The NIST Cybersecurity Framework - The Detect Function

Geoff Yeagley
Aug 2, 2017 2:10:51 PM


We are in our third part in a six-part series talking about the NIST Cybersecurity Framework and the core, or functions, of the framework. In the last 2 posts, we talked about the Identify and Protect functions of the framework and used the analogy of building a house. When you build a house, you must start with a foundation for your house to be built on (Identify). Next, you need to frame out your house, give it some walls and a roof to keep you safe from the weather and other elements (Protect). Once you have your house built, you need to put some items in your house to alert you to any pending danger or threats. These could be things like smoke detectors, carbon monoxide detectors and home alarm systems. Using that same analogy of building a house, this would be the Detect function of the core.

Think about your house and if you didn’t have smoke detectors? How would you know if there was a fire that could possibly threaten the safety of you and your family? The Detect function works in a similar way, and as the name implies, it is helping you “detect” cybersecurity events and problems that might be occurring on your network that you should investigate further.

According to NIST, the true definition of the Detect function is to “develop and implement the appropriate activities to identify the occurrence of a cybersecurity event.” Seems straightforward to me and in all honesty, it is straightforward. The main goal of this function, as you probably already guessed based on the name and the definition provided by NIST is to discover cybersecurity events timely. Why is there such a focus on the timeliness of discovering cybersecurity events? According to Microsoft, the average hacker remains in a network for 146 days before being detected. More time equals more problems and could me more data that is lost.

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In the Detect function, there are only three categories that are focused on but they are incredibly important categories:

  • Anomalies and Events (DE.AE) – “Anomalous activity is detected in a timely manner and the potential impact of events is understood.” There are two really, important points in this brief definition of the category: Detect and Understand. Obviously the first key is to detect the event in a timely manner. What is a timely manner? That is up to you and your business to decide but I am guessing that 146 days is not timely. Is it a day? Is it instantaneous? Maybe. The second part of that definition is just as important. Understand the potential impact of the events. What does this mean for your business? What does this mean for your customers? With a Ransomware attack, the impact is immediate in that you most likely cannot conduct your business. But what about the theft of credit card data? What impact does that have on your business and customers? What do you as an organization need to do to comply with Federal, State and Industry Regulations? Detect and understand!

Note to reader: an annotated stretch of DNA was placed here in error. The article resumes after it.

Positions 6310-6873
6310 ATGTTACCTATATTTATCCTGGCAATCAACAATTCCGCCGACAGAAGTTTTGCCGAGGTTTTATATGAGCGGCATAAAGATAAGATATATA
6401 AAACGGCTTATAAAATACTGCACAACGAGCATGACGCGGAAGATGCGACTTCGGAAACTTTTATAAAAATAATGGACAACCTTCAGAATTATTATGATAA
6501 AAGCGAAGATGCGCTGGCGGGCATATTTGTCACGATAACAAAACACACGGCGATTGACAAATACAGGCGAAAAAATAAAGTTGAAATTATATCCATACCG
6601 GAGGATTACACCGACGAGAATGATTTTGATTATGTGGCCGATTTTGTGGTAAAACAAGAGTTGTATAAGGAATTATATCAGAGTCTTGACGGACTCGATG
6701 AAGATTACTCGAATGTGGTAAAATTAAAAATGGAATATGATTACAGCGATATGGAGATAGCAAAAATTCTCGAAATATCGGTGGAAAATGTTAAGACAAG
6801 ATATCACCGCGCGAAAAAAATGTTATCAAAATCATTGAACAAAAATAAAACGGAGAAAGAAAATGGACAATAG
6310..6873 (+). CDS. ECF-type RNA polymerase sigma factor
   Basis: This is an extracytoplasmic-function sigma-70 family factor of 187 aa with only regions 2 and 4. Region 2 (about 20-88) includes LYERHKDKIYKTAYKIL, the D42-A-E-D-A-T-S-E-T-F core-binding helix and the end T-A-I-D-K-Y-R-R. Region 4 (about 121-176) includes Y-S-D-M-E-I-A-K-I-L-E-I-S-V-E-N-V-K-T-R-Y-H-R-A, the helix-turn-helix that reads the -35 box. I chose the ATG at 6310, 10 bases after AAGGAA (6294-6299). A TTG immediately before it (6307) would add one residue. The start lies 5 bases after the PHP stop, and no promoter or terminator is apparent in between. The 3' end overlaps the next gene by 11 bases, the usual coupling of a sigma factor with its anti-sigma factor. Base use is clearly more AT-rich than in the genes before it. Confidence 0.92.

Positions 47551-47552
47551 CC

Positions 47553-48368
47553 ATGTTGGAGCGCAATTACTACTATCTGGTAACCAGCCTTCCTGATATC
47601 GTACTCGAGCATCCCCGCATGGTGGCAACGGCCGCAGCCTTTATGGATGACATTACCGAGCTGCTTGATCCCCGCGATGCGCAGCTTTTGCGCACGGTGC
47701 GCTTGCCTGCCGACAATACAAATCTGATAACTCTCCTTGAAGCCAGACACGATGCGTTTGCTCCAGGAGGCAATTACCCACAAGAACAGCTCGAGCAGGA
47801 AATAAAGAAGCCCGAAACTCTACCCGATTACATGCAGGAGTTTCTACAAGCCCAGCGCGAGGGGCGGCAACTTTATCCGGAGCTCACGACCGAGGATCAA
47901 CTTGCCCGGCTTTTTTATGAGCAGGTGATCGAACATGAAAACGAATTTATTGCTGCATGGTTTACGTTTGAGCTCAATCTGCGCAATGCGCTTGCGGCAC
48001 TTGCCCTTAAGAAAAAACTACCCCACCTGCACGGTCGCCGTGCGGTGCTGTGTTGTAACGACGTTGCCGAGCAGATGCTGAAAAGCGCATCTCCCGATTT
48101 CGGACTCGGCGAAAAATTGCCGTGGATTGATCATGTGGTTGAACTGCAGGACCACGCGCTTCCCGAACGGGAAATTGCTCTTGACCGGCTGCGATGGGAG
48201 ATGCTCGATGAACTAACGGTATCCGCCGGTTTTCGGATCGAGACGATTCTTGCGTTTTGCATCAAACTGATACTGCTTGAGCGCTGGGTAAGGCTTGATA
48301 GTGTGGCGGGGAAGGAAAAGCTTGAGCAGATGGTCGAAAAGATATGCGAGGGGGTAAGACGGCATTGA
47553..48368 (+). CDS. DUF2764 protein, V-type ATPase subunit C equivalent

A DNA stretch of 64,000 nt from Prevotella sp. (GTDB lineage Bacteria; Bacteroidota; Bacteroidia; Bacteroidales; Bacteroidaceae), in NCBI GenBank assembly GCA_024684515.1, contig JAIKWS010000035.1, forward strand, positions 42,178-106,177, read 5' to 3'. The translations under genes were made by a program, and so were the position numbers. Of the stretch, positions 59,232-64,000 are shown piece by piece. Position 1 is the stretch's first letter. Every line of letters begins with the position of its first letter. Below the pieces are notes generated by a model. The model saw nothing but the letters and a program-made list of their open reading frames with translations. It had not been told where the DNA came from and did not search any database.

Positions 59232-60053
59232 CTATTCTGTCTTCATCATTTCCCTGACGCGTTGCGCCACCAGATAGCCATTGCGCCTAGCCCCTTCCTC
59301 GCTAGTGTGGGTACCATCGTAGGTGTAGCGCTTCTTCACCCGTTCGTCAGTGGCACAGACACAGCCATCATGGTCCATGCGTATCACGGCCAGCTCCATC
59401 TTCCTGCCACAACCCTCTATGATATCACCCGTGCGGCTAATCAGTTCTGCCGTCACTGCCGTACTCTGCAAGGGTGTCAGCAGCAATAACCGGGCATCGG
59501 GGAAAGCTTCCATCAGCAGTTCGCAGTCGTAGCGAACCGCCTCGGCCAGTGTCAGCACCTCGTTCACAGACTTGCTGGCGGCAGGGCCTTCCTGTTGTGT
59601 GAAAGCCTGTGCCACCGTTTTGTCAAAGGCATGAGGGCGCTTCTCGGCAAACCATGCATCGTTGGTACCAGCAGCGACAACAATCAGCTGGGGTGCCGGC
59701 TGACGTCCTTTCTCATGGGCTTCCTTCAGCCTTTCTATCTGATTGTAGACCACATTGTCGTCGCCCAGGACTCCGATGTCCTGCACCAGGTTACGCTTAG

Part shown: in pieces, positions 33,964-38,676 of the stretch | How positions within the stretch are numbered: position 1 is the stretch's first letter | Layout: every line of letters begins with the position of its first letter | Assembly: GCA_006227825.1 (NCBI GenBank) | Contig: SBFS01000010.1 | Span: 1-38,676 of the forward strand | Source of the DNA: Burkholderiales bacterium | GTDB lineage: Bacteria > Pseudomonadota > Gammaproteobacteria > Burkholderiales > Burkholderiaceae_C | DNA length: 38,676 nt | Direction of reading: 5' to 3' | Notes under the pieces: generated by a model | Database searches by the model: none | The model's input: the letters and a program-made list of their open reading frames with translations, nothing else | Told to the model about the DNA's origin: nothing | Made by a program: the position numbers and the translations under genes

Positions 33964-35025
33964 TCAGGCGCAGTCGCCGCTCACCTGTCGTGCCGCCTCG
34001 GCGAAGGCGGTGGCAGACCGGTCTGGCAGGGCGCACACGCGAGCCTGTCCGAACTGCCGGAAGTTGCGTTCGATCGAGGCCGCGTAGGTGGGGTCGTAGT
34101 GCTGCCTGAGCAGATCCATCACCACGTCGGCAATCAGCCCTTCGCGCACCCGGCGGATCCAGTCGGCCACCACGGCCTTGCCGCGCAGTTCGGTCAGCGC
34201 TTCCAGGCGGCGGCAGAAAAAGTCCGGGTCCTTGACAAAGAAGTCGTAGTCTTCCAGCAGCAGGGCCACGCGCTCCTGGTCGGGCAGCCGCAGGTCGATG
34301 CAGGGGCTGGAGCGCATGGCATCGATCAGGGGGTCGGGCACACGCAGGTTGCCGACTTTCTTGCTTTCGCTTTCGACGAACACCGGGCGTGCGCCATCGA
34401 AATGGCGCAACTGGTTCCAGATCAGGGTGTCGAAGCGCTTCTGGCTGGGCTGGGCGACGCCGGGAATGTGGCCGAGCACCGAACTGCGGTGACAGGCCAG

• Security Continuous Monitoring (DE.CM) – “The information system and assets are monitored at discrete intervals to identify cybersecurity events and verify the effectiveness of protective measures.” Notice that this says, “Continuous Monitoring” and not “one-time monitoring?” Threats change every single day and the methods that hackers use to get into your systems change every single day. When you combine that with the fact that hackers aren’t going away anytime soon, monitoring your systems and assets is critical for you to be successful and not a victim of an attack. When you think about this category, think about both physical and logical information and what you need to do to continuously monitor those activities.

  • Detection Processes (DE.DP) – “Detection processes and procedures are maintained and tested to ensure timely and adequate awareness of anomalous events.” There are those words again: processes and procedures. Having a process or processes and procedures is great. But, how do you know it will work? For all you football fans out there, think about it this way. Does your favorite NFL team just show up on Sunday, play the game, and win? Nope. They practice and practice and practice and then when the real test comes, they show up and compete. If you have processes and procedures in place but don’t test and practice them, you aren’t competing, you are giving the other team (HACKERS) an easy win.

I know that I keep saying in each of these posts that this specific Function of the NIST Cybersecurity Framework is important and that is true, they are all very important. But to me, this one is critical. If we go back to our house analogy, why build a house if you aren’t going to use items to detect any threats to your house? You wouldn’t build or buy a house and not put smoke detectors in to alert you to a possible fire so why not invest in detecting these cybersecurity events as quickly as possible, because guess what? The threats continue to come. The only question that remains is will you be prepared?

To help you prepare for the game, take a moment and download our Critical Security Controls eBook. If you are struggling with trying to figure out where to start, this is a great place. If you want to strengthen your Information Security Program, these are a great baseline to evaluate your program against. Click on the image to download your copy today! Till next week when we cover the Respond Function, stay safe and don’t let hackers win!

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